Nolan Lennox had things figured out. Named after a baseball legend, she enjoyed being the Tomboy, her closet filled with her brother’s hand-me-downs, cut-off jeans and soccer shorts. But when her first trip to high school results in a broken heart from the first boy to ever make her heart flutter and cruel words from an older girl she once thought a family friend, Nolan starts to question the very person she thought she was and wonders if her humble upbringing can compete with the afforded luxuries of her privileged peers.
Throughout the next four years, Nolan struggles to maintain herself throughout her path of discovery, learning just how cruel teenagers can be through the pressures of underage drinking, sexuality and class. And despite how life seems to continue to work against her, she still manages to listen to her heart, falling deeper and deeper for the guy the entire town adores, even if he only sees her as a friend. Can Nolan strike a compromise between her own integrity and the boy she loves? And can she make him notice her before it’s too late?
Reed Johnson came to Coolidge High School with a lot of fanfare. The son of a hometown football legend and the brother of a local football hero, Reed wore all the pressures of carrying a town without hope into the spotlight. Thankfully, he had the talent to back it up. But when he meets a girl who makes him think twice about exactly what being a hero means, he starts to wonder if following in his brother’s footsteps might be all wrong.
Nolan Lennox was everything that was opposite of expected. She didn’t flirt, she didn’t drink and she didn’t sleep around. Nothing about her was easy, but something about her made Reed want to try harder. Though she didn’t look the part, she seemed to be spending a lot of time in Reed’s thoughts, and he wondered if she could be the one who made it all worthwhile. But could Reed handle letting her down? And would breaking her heart break him beyond repair?
Waiting on the Sidelines explores young love to its fullest, exposing how real young heartbreak and passion is and how important it is to discover yourself and hold onto your own identity. The story follows two young characters as they deal with mature situations, including the prevalence of bullying and promiscuity in today’s high school setting. Ultimately, Waiting on the Sidelines is a story of hope, honesty and those powerful, first true loves–the ones worth holding onto at any cost.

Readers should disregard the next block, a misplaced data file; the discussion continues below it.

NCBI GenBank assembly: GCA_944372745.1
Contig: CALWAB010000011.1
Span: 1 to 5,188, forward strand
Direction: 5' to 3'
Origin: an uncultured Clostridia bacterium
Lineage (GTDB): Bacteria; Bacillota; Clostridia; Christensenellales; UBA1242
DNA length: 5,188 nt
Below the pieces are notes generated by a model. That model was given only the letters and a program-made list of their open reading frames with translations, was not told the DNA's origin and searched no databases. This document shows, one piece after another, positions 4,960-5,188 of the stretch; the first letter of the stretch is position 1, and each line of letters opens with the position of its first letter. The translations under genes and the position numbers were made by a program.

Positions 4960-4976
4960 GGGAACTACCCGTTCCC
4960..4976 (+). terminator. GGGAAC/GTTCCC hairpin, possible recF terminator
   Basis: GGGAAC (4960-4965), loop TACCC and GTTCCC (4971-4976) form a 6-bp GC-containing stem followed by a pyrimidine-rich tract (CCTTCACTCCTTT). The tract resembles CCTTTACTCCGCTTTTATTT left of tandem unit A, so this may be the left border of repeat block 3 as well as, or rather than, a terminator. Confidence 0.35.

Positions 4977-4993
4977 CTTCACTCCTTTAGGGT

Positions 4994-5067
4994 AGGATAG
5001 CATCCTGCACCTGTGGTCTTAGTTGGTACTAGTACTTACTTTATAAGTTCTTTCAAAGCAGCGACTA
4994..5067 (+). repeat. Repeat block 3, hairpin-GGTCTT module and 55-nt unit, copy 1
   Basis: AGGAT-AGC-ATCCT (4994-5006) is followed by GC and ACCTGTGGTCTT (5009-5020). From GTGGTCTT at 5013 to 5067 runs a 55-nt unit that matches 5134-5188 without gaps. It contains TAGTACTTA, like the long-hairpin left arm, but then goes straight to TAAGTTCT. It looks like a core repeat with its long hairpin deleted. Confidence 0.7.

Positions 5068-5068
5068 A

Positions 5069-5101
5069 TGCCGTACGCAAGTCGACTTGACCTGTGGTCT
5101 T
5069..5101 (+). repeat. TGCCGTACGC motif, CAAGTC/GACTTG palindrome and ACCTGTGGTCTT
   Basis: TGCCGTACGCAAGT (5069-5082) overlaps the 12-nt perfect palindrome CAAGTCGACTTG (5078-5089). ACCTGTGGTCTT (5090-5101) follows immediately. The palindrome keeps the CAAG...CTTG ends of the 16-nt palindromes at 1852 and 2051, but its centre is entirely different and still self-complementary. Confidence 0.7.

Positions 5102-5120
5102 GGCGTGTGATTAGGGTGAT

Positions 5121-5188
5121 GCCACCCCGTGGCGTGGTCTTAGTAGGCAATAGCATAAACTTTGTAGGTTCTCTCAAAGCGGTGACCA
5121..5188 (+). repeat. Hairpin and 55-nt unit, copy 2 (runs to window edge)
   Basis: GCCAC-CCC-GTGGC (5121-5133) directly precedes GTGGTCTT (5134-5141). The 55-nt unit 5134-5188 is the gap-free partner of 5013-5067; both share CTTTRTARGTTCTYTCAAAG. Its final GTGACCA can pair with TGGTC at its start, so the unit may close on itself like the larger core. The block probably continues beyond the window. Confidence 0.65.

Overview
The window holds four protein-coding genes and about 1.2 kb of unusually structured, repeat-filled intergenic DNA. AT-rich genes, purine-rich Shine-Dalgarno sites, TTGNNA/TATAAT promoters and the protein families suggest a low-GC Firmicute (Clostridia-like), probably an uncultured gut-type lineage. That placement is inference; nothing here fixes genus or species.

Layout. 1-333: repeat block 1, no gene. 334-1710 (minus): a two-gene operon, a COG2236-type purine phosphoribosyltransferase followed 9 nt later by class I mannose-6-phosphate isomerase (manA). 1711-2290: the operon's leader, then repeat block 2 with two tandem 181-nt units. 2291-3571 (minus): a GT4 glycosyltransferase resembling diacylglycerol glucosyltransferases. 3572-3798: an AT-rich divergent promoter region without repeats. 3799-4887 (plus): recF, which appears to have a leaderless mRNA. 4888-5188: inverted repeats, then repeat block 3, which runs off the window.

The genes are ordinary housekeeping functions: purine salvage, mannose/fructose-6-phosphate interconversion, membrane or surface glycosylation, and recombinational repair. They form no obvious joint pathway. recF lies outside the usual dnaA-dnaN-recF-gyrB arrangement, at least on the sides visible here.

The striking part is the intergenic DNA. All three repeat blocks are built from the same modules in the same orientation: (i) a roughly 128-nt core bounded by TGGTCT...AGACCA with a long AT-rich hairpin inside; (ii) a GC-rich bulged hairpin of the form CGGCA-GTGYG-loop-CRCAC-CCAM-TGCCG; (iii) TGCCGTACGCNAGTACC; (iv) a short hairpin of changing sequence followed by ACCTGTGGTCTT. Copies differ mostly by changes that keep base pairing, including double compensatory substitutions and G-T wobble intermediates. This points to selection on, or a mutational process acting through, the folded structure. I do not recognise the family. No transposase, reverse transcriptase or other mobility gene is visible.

3.5 stars — Well crap. I can’t even tell you how bummed I am right now. This book started off AMAZINGLY. Like, I stupidly started it at midnight (I know, but I couldn’t get my brain to sleep), and then I proceeded to stay up til 4am reading — THAT kind of amazingly. Like, amazingly enough that I gushed on Facebook about it. But little things that bothered me kept building up and building up until I was left with an ending that was so unsatisfying for me. I’m so sad right now. 😦
OK, so we’re going to sprinkle the good with the bad, b/c each aspect of the story had both for me.
Nolan was initially my kind of girl. I love reading about insecure heroines (I know, kind of weird, but I can relate). But she was so strong in other ways as well. And this was truly a coming of age story. She made some cringeworthy decisions at times, but it also felt authentic to a teenage experience (even if I don’t want that to be true). She bowed to peer pressure on occasion, right from the very start…she wasn’t immune to the horrible things other teenagers can say and do. I actually loved this part. Because you know what? Not every teen girl is strong and can brush that stuff off. Especially early on in high school. And I did get to see some growth there, she had strong moments and weak moments and vacillated between them in the way that often happens when a person is growing up. So while I *hated* some of the things she did (mostly wrt her romantic relationships), I initially forgave her because I expected growth and change. The problem is, I didn’t quite get enough growth and change to satisfy me. Mostly wrt her relationship with Reed. So while I actually celebrated the growth we did see — I adored the passion she developed with Nancy, and her memoir was beautiful — it wasn’t enough to make up for what ended up being a very unhealthy relationship that she continually pursued.